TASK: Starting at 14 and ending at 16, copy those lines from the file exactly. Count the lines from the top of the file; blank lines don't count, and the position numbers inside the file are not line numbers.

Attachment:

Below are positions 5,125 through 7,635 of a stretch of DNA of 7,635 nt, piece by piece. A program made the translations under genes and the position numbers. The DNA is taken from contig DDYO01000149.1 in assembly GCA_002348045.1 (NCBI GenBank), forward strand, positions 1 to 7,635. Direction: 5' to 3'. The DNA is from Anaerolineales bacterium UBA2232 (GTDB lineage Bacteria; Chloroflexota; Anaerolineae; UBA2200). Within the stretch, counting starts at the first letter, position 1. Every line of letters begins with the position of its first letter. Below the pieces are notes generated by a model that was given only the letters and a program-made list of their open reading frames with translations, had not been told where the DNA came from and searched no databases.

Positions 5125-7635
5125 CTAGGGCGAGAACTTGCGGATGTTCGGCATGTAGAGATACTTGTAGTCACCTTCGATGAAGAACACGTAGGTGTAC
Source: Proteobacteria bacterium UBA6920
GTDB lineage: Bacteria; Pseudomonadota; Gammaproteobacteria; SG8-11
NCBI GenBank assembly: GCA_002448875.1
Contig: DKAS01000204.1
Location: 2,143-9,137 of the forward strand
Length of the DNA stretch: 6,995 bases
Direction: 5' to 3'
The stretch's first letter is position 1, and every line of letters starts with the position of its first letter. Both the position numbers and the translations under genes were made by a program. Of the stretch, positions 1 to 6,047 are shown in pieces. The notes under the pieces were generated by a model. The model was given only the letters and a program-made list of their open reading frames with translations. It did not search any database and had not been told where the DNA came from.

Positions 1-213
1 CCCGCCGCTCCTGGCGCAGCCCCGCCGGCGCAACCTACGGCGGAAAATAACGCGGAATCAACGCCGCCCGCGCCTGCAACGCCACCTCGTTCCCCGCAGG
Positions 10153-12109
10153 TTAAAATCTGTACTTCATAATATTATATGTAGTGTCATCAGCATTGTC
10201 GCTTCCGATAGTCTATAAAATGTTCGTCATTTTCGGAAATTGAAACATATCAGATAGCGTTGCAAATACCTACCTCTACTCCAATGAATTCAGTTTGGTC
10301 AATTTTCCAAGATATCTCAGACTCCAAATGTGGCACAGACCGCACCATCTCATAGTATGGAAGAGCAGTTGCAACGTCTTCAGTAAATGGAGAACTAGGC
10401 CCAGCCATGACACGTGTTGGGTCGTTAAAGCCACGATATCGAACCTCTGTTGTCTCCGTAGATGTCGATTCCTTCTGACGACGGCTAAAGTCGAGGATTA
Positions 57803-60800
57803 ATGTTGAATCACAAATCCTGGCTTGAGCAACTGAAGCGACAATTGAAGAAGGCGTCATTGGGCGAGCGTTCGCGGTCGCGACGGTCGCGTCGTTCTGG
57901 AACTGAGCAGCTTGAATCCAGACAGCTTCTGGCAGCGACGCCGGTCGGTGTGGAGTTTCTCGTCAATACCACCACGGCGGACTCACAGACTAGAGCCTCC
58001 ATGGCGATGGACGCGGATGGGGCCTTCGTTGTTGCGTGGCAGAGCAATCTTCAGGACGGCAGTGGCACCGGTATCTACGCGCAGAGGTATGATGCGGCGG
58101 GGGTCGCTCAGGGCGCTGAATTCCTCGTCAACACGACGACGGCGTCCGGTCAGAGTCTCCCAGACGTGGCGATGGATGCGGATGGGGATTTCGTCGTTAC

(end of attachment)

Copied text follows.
Positions 10153-12109
10153 TTAAAATCTGTACTTCATAATATTATATGTAGTGTCATCAGCATTGTC
10201 GCTTCCGATAGTCTATAAAATGTTCGTCATTTTCGGAAATTGAAACATATCAGATAGCGTTGCAAATACCTACCTCTACTCCAATGAATTCAGTTTGGTC